PROBE FOR THE PAIN
Assuming that our initial contact is willing to acknowledge a problem or opportunity that we can help them address, rather than rushing to offer our solution, we need to continue to explore the underlying circumstances and the consequences and implications of their current situation. In particular, we need to try and identify the other influential stakeholders that are likely to be impacted by the problem – and try and judge the relative importance of the issue.
BE PREPARED TO ADAPT
No matter how well and thoughtfully we prepare, we cannot always anticipate what direction the conversation may go in, and we always need to be ready to adapt to whatever useful information or insights we manage to glean from our contact, whilst still keeping our original aim in mind.
TEASE OUT A FUTURE VISION
It’s usually premature to propose a detailed solution during an initial discovery conversation – but what we can start to do is to help them visualise what they could potentially achieve with our help and contrast that positive future vision with the negative consequences and implications of sticking with the status quo.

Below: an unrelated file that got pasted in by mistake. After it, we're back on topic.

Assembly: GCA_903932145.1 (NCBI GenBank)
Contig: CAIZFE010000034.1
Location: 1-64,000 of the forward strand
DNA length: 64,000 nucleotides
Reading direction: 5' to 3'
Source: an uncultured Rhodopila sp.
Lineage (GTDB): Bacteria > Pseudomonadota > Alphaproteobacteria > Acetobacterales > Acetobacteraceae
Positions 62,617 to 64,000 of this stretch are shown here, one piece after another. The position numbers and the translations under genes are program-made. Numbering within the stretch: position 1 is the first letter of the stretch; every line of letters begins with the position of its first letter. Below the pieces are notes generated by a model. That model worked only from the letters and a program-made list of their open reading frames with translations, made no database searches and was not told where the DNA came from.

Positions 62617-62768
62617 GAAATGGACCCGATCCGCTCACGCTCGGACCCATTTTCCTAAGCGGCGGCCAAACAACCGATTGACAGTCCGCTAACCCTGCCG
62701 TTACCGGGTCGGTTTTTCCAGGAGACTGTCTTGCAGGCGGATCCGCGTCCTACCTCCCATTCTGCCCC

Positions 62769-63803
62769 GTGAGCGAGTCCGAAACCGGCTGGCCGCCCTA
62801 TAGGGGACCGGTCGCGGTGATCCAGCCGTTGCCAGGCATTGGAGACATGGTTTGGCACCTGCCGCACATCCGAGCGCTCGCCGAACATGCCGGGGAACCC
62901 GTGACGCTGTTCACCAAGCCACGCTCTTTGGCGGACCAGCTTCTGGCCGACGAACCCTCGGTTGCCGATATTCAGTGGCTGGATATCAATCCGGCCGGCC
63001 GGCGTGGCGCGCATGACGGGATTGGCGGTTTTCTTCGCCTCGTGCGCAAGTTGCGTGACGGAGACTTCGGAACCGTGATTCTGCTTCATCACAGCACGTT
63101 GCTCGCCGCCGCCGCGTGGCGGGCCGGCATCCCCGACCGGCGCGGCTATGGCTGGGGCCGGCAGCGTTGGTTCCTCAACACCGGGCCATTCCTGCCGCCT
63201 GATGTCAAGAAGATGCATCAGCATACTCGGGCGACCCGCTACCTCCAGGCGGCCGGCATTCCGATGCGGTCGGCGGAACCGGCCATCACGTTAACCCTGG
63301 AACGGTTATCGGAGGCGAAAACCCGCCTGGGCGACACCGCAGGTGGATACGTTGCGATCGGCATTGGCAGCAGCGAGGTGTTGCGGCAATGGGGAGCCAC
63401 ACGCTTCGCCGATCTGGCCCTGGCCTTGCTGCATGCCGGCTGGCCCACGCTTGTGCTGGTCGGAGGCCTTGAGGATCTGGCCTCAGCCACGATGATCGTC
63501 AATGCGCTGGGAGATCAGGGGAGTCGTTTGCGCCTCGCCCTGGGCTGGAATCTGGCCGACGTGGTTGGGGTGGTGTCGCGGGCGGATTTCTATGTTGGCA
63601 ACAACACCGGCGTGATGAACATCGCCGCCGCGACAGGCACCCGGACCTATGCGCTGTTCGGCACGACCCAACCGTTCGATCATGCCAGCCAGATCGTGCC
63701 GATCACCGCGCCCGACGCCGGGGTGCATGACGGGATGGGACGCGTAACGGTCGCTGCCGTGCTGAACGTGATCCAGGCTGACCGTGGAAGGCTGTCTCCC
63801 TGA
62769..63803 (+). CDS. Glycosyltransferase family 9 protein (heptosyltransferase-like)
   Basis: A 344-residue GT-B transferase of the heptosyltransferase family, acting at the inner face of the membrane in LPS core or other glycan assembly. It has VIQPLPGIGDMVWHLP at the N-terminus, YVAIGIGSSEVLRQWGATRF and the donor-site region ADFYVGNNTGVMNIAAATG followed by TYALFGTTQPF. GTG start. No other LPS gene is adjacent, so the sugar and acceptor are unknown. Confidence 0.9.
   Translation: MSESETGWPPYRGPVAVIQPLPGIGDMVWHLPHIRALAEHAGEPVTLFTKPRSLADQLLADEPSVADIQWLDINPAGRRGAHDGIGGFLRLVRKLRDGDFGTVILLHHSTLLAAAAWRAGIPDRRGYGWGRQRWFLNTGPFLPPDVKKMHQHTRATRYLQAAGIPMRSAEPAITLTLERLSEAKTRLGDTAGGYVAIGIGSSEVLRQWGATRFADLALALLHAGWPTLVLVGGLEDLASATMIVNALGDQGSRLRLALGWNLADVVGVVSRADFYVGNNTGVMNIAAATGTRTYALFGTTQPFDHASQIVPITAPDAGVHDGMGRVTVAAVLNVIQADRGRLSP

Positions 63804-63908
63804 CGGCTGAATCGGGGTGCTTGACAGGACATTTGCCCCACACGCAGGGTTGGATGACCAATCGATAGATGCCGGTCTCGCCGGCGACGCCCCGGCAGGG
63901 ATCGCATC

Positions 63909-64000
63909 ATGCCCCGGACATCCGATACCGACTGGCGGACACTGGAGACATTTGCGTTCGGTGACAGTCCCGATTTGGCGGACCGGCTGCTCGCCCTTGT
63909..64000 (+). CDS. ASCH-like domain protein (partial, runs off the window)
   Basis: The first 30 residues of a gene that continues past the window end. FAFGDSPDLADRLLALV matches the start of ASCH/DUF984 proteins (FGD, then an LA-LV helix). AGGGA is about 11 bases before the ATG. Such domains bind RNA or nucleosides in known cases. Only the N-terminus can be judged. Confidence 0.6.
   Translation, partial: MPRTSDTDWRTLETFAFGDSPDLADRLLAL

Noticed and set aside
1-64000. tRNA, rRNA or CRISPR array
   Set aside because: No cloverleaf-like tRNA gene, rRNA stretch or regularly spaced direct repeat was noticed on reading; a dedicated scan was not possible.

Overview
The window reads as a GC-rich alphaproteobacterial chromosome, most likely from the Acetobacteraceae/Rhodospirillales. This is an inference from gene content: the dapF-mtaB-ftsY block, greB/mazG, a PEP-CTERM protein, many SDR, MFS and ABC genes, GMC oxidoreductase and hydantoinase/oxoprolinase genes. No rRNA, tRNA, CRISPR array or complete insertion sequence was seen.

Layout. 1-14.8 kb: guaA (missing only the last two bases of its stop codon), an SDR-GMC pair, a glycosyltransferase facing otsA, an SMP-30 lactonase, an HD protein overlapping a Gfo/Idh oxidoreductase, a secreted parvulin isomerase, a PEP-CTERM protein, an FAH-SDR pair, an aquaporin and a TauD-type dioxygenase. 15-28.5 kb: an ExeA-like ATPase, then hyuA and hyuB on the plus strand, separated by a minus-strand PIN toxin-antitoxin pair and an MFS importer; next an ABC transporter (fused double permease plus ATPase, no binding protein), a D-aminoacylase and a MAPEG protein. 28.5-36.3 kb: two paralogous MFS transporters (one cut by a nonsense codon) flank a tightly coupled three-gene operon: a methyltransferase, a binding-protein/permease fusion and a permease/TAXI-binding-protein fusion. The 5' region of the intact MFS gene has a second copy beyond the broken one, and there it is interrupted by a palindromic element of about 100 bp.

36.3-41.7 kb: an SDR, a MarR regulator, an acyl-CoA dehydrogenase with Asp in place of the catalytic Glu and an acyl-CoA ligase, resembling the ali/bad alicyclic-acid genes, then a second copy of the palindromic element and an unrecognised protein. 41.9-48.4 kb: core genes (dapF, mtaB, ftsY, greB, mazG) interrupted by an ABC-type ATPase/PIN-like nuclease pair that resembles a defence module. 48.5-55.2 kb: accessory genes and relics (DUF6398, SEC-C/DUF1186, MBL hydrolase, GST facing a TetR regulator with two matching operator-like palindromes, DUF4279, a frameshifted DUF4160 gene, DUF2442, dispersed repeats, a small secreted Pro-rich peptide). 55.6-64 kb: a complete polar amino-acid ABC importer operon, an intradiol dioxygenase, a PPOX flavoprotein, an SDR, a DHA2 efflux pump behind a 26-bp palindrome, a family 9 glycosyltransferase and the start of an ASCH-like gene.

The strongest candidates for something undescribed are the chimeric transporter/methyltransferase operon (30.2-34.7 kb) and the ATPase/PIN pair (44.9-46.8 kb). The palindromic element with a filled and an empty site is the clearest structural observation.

CONFIRM A NEXT STEP
Assuming that both parties agree that the discussion has been positive, we need to agree a specific next step before we close and put the event in our respective diaries. Of course, this task is made significantly easier if we’ve already negotiated an upfront commit, but we can’t afford to be vague about this. It’s often helpful to have thought through what our “best case” and “minimum viable” next steps are.
PREPARE FOR SUCCESS
It should be obvious that the essential foundation of effective discovery conversations is go into the exercise having thought carefully about what we want to achieve and coming up with a plan that we are then able to adapt as the discussion unfolds.
Investing a few minutes ahead of the discovery exercise to ensure we have a clear end in mind and an adaptable plan to achieve it can help us to avoid the pitfalls that are often associated with either a make-it-up-as-we-go-along or a follow-a-rigid-script approach to discovery.
But perhaps the most important thing we can do is to recognise that discovery is a two-way process that all the involved parties need to be able to look back on and agree that – whatever the outcome – it represented a good use of their time.